Rebecca Feasey said. “The irony, of course, is that while we are happy to accept twentysomething performers playing teenagers, we are keen for thirtysomething actors to take on the role of fortysomething parents.” For women in Hollywood, once adolescence is over, menopause is just spitting distance away.

This Weekend I’ll Mostly Be Listening to… American Football December 16, 2017

Posted by irishelectionliterature in This Weekend I'll Mostly Be Listening to....
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Upon my sons recommendation I started to listen to this crowd. Having originally existed between 1997 and 2000, they released one album in 1999 called “American Football” . The album was critically acclaimed and over many years became a classic. In 2014 a delux version of “American Football” was released and the band reformed for a number of shows . The rerelease and shows caused interest in the band to grow considerably and they have been together since.
In 2016 they released a second album, also called “American Football”.
They’re not bad at all.
A piece on them here

UK Polling update… December 15, 2017

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UK Polling Report note that for the first time the Tories are fractionally head of the BLP in YouGov polling. It’s 1 per cent, well well within the margin of error.

But as with Fine Gael and Varadkar…

…some of the other results it does suggest a small boost for Theresa May from the progress on Brexit last week, but one that still shows the public judging the government’s negotiating efforts very negatively. 26% of respondents now think the government are doing well at negotiating Brexit (up five points), but 57% still think they are doing badly (down seven points). Asked who has the upper hand in the negotiations so far 50% think the EU are doing better and Britain are accepting their demands, 26% think there has been give and take on both sides and just 4% think Britain has the upper hand.

Still, notable that it’s just a ‘small’ boost for T. May compared to the much larger one we saw this side of the Irish Sea.

Changing hearts and minds… December 15, 2017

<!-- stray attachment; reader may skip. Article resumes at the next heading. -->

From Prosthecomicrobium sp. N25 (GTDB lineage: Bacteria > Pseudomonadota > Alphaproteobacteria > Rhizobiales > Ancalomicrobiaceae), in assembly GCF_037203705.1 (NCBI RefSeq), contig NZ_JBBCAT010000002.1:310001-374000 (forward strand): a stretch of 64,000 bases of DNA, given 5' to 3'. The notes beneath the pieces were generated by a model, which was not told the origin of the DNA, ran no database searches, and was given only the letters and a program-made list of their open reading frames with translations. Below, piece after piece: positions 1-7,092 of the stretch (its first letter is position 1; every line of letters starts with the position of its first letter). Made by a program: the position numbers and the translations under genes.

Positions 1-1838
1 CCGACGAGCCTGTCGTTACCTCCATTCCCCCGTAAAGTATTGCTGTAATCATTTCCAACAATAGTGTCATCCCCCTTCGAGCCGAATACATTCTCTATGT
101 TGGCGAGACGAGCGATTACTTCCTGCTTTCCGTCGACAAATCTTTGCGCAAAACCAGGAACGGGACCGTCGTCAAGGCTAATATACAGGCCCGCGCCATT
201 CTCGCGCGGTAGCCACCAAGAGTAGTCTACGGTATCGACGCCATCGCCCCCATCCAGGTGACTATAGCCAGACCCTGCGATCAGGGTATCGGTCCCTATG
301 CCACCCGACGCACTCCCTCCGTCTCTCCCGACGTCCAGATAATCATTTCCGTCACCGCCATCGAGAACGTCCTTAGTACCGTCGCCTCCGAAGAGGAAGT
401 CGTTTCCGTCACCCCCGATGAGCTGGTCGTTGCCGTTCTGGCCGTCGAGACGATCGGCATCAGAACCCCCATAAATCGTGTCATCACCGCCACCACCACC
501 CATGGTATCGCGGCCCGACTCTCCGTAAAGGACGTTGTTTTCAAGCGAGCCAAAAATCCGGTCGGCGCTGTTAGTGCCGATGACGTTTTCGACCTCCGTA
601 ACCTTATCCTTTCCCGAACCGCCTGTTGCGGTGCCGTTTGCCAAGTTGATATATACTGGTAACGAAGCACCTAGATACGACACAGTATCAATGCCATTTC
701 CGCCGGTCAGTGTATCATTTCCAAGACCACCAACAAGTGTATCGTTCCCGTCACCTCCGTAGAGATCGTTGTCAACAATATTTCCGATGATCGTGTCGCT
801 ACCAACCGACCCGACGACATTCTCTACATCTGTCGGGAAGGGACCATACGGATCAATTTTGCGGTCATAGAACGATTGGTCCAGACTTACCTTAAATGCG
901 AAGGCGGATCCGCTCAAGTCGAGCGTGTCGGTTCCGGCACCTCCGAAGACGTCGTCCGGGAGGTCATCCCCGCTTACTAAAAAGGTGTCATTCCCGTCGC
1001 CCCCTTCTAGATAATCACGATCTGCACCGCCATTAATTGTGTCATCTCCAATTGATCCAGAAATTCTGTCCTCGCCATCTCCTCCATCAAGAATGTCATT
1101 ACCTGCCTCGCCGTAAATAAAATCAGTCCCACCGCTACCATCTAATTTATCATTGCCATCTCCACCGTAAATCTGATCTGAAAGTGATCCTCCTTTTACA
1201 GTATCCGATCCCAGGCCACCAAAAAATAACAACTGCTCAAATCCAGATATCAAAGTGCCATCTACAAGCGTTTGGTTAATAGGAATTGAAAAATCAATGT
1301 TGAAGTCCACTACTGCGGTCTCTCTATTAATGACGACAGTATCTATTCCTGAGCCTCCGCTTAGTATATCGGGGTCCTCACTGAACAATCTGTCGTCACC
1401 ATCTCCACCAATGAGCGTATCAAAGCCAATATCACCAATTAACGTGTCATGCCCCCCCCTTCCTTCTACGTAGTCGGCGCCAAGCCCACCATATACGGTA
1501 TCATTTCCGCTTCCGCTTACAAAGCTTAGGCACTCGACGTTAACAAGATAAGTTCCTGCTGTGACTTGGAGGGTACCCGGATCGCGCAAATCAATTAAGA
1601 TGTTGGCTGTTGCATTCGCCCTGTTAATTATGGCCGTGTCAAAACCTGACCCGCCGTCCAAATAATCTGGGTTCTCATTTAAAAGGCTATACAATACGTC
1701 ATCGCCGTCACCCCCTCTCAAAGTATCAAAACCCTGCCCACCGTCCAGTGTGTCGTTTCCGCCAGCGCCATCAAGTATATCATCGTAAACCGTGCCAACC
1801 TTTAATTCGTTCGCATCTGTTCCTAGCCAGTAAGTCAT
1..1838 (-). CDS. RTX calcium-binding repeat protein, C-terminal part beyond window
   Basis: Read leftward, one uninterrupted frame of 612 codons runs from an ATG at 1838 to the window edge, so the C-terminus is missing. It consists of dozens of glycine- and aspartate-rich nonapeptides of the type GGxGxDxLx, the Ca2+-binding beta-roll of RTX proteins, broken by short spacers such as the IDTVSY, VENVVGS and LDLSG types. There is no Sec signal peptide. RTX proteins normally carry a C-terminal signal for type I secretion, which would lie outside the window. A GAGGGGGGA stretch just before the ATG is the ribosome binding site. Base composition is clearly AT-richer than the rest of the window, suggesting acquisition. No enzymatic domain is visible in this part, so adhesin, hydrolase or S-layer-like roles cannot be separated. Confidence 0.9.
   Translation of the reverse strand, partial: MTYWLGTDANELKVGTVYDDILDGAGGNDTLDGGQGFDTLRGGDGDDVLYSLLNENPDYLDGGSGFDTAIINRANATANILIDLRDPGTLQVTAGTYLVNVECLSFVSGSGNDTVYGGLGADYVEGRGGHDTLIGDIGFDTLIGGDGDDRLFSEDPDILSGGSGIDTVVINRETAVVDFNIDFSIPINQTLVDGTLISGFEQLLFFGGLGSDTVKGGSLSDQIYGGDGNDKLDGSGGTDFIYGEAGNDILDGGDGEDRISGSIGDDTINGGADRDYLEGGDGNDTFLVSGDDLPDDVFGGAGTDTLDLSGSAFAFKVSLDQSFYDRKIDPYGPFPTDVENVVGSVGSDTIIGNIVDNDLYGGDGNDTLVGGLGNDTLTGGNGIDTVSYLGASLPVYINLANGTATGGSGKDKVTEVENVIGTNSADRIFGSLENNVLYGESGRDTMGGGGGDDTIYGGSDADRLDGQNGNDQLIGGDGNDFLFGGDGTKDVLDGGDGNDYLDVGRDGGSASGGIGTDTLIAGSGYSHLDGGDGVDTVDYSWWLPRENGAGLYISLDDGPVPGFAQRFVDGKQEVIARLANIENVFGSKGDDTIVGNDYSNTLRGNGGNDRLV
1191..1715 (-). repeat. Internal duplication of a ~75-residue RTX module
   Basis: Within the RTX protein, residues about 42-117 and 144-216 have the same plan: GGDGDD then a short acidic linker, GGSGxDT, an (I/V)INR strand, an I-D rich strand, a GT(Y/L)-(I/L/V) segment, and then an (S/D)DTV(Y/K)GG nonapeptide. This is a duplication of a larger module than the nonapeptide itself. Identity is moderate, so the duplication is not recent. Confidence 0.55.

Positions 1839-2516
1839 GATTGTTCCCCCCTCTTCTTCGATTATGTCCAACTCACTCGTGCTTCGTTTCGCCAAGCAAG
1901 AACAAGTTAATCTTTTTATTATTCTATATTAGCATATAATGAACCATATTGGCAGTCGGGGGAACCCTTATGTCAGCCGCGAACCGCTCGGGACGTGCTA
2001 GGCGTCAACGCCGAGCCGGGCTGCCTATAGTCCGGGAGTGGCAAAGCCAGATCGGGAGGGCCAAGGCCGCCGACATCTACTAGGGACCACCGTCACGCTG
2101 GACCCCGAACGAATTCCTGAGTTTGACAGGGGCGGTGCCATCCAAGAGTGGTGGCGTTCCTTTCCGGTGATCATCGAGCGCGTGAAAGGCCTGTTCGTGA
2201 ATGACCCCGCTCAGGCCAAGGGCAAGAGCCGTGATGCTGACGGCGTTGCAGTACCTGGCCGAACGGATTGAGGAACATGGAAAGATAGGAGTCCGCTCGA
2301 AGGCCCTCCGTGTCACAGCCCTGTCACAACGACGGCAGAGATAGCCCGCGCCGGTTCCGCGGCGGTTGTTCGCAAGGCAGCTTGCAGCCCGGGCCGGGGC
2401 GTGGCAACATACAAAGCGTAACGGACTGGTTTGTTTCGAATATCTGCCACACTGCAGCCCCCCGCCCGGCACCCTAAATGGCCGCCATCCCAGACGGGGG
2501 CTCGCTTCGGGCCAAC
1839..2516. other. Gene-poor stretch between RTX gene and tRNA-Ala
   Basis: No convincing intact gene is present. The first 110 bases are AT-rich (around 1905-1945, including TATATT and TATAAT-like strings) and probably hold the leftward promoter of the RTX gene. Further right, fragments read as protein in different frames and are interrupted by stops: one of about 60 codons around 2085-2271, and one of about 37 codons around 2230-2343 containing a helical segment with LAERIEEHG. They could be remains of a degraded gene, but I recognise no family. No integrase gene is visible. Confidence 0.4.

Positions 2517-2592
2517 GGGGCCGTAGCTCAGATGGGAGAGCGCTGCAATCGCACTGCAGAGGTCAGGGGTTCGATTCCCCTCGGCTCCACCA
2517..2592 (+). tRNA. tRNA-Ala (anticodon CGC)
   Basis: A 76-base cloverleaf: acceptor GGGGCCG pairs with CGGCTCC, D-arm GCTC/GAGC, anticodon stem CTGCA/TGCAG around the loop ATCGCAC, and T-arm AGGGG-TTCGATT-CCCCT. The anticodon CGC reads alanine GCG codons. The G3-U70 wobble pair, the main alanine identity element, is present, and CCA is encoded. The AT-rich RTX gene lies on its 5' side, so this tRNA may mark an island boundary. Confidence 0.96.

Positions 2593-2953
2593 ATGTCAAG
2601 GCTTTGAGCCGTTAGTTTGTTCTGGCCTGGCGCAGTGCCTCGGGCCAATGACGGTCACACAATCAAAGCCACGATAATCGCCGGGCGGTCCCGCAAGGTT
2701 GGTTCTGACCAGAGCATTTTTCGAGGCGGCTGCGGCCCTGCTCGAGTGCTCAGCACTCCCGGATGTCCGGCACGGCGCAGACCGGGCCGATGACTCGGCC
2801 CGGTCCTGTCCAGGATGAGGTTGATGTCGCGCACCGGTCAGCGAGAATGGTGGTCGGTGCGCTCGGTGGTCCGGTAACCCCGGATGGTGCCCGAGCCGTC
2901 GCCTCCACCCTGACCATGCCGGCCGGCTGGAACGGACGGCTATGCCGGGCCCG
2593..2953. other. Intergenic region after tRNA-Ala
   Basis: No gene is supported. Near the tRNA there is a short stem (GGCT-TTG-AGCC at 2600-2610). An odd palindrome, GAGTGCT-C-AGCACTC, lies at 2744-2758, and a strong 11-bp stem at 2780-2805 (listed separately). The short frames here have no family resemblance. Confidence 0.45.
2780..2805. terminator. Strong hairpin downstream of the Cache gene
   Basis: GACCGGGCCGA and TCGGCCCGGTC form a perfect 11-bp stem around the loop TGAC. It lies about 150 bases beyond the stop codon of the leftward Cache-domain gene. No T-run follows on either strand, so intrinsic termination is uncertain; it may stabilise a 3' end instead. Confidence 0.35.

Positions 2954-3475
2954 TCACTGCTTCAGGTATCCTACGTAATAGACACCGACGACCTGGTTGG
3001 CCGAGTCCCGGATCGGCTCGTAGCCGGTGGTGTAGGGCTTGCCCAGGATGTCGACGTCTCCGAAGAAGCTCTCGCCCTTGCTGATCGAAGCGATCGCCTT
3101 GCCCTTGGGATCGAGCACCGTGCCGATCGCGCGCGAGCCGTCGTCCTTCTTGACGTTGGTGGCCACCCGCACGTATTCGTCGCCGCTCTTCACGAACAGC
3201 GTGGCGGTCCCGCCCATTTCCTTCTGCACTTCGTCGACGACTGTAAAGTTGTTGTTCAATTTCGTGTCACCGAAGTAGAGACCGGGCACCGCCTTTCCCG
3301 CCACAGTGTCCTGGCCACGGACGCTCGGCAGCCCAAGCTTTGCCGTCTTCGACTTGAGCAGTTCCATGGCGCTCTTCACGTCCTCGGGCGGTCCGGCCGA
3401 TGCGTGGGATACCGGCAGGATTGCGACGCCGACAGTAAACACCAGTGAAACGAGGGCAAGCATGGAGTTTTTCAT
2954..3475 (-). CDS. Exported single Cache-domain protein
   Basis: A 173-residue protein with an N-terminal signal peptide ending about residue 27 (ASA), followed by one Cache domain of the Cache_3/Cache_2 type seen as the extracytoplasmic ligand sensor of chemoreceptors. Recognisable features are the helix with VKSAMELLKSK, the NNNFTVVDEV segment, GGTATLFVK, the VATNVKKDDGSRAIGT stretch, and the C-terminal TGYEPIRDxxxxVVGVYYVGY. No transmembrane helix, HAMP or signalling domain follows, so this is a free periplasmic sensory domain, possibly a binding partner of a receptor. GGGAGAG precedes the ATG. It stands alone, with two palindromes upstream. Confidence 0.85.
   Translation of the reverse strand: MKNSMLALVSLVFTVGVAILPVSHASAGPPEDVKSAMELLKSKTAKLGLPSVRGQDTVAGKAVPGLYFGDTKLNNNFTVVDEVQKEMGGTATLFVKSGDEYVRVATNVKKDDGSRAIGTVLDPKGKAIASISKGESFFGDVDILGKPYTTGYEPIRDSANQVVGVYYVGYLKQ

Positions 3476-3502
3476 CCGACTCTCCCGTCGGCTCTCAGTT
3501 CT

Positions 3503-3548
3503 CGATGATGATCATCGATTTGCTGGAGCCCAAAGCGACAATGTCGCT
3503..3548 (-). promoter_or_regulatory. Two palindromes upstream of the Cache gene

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If I had – shall we say – some attachment to the 8th Amendment I would be worried, very very worried indeed, about a most intriguing dynamic evident during both the Citizens Assembly and the Oireachtas Committee. Harry McGee amongst others referred to it:

In another hugely significant decision, a majority of the committee agreed to give access to termination up to 12 weeks, without any restrictions. In effect, the committee has backed the central recommendation of the Citizens’ Assembly.
What was significant is that a number of members, who would have classed themselves as anti-abortion, have changed their positions during the three months of evidence from expert witnesses.

Isn’t this striking? That an issue so profoundly divisive in this society when aired in a reasonably dispassionate fashion, and in fairness, where the voices of those against provision were given space and opportunity to bring witnesses in (a facility which they used rather ineptly some might say), there was not merely a confirmation of views already held but actual changes of mind.

I find that heartening, and also fascinating. How often are minds changed in socio-politicsal areas like this?

Heads we lose, tails they win December 15, 2017

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There’s a piece by Fr. Kevin O’Reilly (who teaches at the Angelicum University about moral theology) in the IT where he writes about the 8th and related matters. Discussing the Committee he argues:

The committee is composed primarily of campaigners for the repeal of the Eighth Amendment. Of the “experts” called before it, something like 25 are on record as being in support of abortion. Many of them are campaigners for the cause. Only four of the experts who have appeared are opposed to abortion or are neutral on the issue.